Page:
Crimp, n—the corrugation in the warp or shute wire, or both.

Cumulative retained distribution graph, n—a graph obtained by plotting the total (cumulative) percentage by the mass retained on each of a set of sieves versus the corresponding aperture sizes.

Cumulative passing distribution graph, n—a graph obtained by plotting the total (cumulative) percentage by the mass passing each of a set of sieves versus the corresponding aperture sizes.

Die side, n—the surface of the plate that was against the die during the punching operation.

Double crimp wire cloth, n—wire cloth woven with approximately equal corrugations in both the warp and shute wires to lock the wires in position.

Electroformed material, n—electrodeposited grid material consisting of precision openings used as the base material for electroformed sieves.

Electroformed sieves, n—see test sieves (electroformed).

Endpoint, n—point at which no more material falls through the sieve concluding the sieving, taking into account sample degradation.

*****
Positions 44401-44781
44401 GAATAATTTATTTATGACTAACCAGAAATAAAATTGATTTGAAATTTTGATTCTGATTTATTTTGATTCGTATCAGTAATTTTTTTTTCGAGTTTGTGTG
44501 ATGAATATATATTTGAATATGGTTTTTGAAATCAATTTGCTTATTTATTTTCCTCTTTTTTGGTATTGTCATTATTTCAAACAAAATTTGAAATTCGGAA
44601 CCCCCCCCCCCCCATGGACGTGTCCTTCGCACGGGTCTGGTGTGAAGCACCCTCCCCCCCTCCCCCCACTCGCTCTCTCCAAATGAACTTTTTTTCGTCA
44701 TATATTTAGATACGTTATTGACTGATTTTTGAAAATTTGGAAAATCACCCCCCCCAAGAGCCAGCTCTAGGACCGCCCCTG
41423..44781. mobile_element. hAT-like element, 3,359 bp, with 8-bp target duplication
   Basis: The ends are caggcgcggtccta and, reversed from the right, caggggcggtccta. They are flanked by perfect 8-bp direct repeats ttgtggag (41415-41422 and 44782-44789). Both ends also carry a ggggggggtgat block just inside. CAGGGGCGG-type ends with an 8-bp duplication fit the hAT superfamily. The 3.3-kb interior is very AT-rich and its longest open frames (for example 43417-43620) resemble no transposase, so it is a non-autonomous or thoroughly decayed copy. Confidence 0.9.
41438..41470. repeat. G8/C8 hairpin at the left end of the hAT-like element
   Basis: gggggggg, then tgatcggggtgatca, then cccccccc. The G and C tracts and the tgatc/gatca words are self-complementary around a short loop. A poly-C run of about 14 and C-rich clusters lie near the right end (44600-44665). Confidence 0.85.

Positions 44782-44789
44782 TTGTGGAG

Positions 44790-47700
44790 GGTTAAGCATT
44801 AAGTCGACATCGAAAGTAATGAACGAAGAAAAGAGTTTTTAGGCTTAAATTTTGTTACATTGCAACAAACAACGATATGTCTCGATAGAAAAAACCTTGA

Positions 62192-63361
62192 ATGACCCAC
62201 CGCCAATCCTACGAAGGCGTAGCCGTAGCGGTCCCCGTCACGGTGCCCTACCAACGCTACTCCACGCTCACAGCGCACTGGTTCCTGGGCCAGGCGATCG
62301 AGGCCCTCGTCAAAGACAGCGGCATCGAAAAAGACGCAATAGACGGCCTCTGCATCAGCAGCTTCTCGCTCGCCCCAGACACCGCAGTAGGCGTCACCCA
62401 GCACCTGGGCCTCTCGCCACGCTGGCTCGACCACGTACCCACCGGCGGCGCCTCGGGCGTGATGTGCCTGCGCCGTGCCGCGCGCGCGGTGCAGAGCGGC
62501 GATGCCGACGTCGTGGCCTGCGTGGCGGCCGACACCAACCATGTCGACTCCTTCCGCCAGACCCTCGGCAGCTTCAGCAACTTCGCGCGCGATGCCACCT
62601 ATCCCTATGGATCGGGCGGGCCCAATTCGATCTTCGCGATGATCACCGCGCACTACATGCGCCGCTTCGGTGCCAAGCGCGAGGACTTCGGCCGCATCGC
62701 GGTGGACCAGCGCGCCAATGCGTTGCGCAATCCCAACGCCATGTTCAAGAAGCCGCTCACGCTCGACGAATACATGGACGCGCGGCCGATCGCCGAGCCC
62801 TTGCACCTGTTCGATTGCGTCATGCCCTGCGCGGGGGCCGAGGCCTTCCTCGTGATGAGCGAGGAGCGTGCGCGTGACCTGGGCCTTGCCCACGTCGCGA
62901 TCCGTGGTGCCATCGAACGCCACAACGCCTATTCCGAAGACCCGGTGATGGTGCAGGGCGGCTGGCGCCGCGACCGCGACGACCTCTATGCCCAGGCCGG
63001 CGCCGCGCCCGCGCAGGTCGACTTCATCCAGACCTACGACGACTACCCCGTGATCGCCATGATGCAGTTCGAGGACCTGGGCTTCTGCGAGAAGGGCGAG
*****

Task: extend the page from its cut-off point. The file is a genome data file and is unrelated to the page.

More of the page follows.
Filter cake (surface cake), n—material that is retained on the filter cloth during processing.

Finished end pattern, n—the condition that occurs with some specifications of staggered pattern perforations as a result of tool design where the pattern is completed on both ends of the plate.

Firmness, n—a subjective term referring to the planar rigidity of wire cloth (as a roll good, not mounted in a frame).

Flat top wire cloth, n—wire cloth with deep crimps, as in lock crimp, except that all crimps are on the under side of the cloth, leaving the top surface all in one plane.

Gage (also gauge), n—a number designating a specific thickness of metal sheet tabulated in a standardized series, each of which represents a decimal fraction of an inch.

Glass bead test, n—method for determining the filtration rating of filter cloth using a set of presorted precisely sized spherical glass beads, passing them through the filter cloth, and examining the beads passed or captured.

Inspection test sieve, n—a test sieve manufactured using sieve cloth which has been inspected after being mounted in the sieve frame, and that meets the requirements in accordance with Specification E11, Table 1, in part based on the standard deviation of the required number of sample openings in the test sieve (Column 9) not exceeding the maximum allowable for a confidence level of 99% (Column 10).

Intermediate crimp wire cloth, n—precrimped wire cloth with extra crimps or corrugations between the points of intersection.